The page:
All services require maintenance, but when you spend more time maintaining than growing, something is wrong.

— Scott Berkun, The Year Without Pants

There are two types of work: growth work and maintenance work.

Growth work involves making new things. It can be something big (Living in Information, a new workshop) or small (this blog post.) In either case, growth work often follows a loose process:

  1. Capture a (vague! fleeting!) idea, often emergent while walking
  2. Hash out the idea (as an outline, by doodling on the iPad, working with an editor, etc.)
  3. Research
  4. Revise outline
  5. Draft
  6. Revise draft
  7. Revise draft
  8. Revise draft
  9. Publish
  10. Revise publication
  11. Promote
  12. Etc.
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Crowdfunding as Market Validation

Sam Byford, writing on The Verge:

Amazon is launching the next line of products for its Build It crowdfunding platform. The company has collaborated with fashion designer Diane von Furstenberg on a range of Echo Dot smart speakers that’ll only go on sale if enough people pre-order them within 30 days.

Two thoughts. First, I wasn’t aware that Amazon had launched its own crowdfunding platform. Here’s more about Build It, “a new Amazon program [that] lets you weigh in on which devices we build next”:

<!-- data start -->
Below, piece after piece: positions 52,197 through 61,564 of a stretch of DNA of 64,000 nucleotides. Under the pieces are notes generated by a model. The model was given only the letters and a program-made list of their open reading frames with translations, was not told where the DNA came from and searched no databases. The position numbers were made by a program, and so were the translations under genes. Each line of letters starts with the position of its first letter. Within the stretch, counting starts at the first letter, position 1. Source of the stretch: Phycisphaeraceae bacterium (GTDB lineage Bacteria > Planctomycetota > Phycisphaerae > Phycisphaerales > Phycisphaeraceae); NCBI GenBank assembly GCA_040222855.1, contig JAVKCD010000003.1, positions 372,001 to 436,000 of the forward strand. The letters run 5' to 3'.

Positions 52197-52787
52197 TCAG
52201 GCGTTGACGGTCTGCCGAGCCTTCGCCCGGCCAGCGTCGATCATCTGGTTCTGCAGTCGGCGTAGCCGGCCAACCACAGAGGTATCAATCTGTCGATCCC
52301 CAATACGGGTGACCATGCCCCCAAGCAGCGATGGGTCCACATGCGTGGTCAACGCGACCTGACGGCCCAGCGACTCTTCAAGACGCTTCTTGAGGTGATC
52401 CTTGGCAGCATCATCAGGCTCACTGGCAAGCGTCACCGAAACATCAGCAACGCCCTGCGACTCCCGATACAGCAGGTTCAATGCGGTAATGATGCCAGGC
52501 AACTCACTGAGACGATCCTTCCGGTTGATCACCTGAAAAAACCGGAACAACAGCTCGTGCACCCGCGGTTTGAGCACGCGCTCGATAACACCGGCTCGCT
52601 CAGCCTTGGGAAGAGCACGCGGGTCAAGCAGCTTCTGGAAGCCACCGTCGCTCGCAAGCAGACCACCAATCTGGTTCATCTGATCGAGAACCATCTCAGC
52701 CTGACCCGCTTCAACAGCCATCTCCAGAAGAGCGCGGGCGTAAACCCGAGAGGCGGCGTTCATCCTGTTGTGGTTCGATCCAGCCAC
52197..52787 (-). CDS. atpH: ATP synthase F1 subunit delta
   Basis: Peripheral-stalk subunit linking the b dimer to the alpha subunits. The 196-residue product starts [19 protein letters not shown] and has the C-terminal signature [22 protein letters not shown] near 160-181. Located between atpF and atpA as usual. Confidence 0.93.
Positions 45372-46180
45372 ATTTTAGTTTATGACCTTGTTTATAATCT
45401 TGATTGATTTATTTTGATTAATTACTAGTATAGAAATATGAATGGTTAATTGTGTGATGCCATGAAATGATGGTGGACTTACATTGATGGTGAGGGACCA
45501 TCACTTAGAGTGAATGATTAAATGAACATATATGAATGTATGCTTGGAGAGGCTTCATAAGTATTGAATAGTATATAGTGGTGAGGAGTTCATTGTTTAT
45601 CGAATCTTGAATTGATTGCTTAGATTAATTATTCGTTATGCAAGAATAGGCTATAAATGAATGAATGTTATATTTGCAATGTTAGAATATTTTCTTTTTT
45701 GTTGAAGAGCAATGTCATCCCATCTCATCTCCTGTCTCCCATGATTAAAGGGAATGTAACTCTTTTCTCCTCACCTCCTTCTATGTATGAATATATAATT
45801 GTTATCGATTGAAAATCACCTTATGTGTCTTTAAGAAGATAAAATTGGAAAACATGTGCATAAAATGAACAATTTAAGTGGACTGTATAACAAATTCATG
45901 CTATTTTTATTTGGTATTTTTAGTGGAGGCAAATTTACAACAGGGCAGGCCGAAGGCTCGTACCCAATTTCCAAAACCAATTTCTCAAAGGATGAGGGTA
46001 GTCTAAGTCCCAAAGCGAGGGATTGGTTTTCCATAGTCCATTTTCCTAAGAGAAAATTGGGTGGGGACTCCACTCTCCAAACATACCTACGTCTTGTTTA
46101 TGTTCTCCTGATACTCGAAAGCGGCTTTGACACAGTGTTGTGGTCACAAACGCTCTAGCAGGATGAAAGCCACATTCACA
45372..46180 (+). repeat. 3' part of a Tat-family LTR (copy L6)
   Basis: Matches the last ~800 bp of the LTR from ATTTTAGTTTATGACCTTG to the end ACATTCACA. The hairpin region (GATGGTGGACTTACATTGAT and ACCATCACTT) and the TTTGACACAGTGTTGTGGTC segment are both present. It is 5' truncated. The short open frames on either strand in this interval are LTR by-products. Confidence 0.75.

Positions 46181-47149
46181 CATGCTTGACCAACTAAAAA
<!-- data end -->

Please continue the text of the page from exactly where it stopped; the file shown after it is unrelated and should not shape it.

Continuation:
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Saying No

Saying “no” doesn’t come naturally to me. Whenever people ask me for favors, meetings, presentations, recommendations, etc., I often accede. I don’t like letting people down. I like being liked. Over time, I’ve realized it’s a pathology.

I feel a weird mix of excitement and dread when I get a request. Excitement to know people want my help and dread because deep down I know that I shouldn’t take on the ask — and I must let them know. So much easier to go along with it!

There’s also FOMO. Perhaps this presentation leads to a breakthrough concept, opens the door to a relationship with a new client, or whatever. It won’t be that much work, will it? I’m already 75% of the way there. Why not do it, just in case?

Like I said, a pathology.

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Book Notes: “Loonshots”

Loonshots: How to Nurture the Crazy Ideas That Win Wars, Cure Diseases, and Transform Industries
By Safi Bahcall
St. Martin’s Press, 2019

In a famous TV spot, Apple toasted cultural, social, and technical innovators:

Here’s to the crazy ones. The misfits. The rebels. The troublemakers. The round pegs in the square holes. The ones who see things differently. They’re not fond of rules. And they have no respect for the status quo. You can quote them, disagree with them, glorify or vilify them. About the only thing you can’t do is ignore them. Because they change things. They push the human race forward. And while some may see them as the crazy ones, we see genius. Because the people who are crazy enough to think they can change the world, are the ones who do.

True, true. But the crazy ones wouldn’t go far if not for others (the sane ones?) who integrate and scale innovations into broader systems. And conversely, the sane ones wouldn’t have much to go on if not for people in their midst who introduce disruptive ideas.